The kitchen is the number one improvement that prospective buyers look for, so designing a perfect one is a must.
By Kirstie Allsopp
Start by assessing your own space, measuring up and making an accurate floor plan. The type of kitchen layout you choose will depend on the amount of space you have, but consider the following before you visit a kitchen planner.
Could You Change The Current Layout?
If you're ripping out existing units, you don't have to stick to the previous layout, although if it's a small space you may be stuck with making the most of what you've got.
Where Should You Start?
What Practicalities Do You Need To Consider?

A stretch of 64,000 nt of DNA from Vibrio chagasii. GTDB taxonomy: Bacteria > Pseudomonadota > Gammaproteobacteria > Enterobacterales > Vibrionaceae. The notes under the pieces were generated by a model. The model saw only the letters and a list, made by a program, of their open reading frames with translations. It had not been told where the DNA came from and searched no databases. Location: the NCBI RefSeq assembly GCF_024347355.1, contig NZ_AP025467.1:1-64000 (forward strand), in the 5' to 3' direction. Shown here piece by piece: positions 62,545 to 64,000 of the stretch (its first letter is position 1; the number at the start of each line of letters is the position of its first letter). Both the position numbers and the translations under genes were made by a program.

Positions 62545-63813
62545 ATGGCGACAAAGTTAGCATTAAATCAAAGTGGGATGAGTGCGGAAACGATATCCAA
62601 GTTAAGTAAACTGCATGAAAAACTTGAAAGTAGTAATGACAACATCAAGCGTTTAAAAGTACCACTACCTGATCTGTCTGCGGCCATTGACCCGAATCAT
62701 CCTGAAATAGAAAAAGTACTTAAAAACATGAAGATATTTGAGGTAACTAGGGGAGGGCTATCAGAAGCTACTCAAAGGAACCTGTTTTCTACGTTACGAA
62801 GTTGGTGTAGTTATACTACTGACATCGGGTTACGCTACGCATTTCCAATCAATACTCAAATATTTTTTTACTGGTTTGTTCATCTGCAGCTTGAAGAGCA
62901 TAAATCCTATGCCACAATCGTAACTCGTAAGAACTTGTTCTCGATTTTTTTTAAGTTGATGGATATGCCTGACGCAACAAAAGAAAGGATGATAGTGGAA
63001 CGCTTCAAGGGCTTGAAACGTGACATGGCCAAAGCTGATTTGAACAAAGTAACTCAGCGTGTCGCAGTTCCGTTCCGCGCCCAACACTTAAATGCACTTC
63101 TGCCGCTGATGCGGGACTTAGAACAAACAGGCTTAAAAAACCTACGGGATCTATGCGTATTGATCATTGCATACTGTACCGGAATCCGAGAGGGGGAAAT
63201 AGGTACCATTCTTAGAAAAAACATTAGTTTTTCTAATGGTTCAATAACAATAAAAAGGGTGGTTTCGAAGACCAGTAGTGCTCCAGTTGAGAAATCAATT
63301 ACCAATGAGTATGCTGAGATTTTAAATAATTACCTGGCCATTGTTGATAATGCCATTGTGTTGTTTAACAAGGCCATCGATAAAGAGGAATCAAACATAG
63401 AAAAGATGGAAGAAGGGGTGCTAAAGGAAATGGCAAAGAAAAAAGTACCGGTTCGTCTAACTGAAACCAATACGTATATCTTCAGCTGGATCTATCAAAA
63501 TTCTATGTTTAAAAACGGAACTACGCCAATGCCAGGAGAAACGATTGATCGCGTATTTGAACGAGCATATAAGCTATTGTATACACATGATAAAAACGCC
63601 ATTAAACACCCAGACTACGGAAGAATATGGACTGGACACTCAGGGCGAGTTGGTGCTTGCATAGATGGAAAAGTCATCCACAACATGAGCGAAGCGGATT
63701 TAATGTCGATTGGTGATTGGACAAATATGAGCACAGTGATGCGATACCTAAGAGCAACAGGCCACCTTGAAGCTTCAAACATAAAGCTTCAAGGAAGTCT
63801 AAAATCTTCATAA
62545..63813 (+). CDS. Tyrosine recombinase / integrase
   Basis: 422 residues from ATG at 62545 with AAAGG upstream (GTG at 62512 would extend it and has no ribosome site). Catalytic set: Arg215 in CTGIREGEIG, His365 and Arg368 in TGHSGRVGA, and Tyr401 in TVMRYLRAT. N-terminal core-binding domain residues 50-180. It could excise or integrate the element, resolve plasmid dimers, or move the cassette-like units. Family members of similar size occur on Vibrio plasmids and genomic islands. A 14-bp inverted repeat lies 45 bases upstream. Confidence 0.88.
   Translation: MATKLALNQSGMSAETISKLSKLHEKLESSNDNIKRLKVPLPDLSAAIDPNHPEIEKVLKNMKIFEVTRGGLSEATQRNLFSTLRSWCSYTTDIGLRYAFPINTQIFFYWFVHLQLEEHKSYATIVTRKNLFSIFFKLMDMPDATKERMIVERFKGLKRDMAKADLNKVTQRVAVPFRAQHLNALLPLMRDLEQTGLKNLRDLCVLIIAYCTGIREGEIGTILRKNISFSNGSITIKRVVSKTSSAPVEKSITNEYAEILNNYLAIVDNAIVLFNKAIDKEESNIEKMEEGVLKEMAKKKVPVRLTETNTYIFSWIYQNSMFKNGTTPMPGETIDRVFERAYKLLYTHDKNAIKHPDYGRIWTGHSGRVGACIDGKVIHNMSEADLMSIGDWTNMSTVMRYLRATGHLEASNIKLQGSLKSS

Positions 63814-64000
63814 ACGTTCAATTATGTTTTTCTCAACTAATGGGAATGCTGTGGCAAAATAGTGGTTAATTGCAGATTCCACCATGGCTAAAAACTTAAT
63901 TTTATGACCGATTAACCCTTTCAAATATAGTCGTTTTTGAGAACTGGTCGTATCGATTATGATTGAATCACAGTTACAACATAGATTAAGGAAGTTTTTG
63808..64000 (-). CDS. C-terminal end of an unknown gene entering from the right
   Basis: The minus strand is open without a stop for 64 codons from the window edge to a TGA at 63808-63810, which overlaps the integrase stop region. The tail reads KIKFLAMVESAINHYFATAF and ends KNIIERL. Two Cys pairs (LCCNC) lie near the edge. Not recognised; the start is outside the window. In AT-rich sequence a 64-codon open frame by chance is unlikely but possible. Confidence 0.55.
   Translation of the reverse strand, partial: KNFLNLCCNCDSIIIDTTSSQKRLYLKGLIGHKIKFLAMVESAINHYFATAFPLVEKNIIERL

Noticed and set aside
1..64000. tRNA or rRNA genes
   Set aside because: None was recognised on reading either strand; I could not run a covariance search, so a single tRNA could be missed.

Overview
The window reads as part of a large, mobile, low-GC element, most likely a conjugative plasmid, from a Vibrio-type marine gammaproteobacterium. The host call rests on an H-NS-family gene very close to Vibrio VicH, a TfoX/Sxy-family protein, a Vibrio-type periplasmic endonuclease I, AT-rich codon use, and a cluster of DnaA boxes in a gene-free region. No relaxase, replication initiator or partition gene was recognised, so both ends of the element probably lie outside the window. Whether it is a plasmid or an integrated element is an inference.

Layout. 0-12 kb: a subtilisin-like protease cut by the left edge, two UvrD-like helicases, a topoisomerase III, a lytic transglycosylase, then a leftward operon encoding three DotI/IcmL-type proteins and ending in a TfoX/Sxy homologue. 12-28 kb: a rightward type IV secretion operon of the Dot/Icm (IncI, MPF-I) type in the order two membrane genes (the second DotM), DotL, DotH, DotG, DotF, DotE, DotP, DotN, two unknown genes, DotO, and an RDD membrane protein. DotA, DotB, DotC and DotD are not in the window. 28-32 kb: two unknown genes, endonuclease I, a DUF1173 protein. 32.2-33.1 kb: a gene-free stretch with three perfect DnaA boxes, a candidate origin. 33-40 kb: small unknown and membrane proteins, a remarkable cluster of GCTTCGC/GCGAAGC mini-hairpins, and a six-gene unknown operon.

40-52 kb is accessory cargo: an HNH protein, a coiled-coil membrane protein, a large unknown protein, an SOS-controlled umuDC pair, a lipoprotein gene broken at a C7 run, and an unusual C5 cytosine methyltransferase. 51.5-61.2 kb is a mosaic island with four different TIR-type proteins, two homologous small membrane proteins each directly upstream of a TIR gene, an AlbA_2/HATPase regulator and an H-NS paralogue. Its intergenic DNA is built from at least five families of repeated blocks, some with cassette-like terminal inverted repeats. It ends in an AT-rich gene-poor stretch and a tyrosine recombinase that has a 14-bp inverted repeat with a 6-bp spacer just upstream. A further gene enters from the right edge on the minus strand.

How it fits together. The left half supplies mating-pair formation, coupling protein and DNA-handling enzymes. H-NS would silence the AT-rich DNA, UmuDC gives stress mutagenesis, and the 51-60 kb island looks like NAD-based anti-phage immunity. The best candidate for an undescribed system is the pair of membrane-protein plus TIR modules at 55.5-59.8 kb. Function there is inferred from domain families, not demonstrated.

As you go, think of a kitchen's functions and work these into zones in your plan. Food preparation, cooking, serving and washing-up afterwards are the four main jobs all kitchens need to fulfil. Make sure each zone has sufficient worktop space, storage for its associated stuff and all the necessary appliances to hand.
Designers also put great stock in the 'work triangle', which dictates the sink, cooker and fridge should form the corners of a triangle in relation to each other. Sinks traditionally live under the window because access to the plumbing is easier and having a wall cupboard above the sink results in banged heads - although it is possible to incorporate draining racks above it.
For more planning tips, see page 4.
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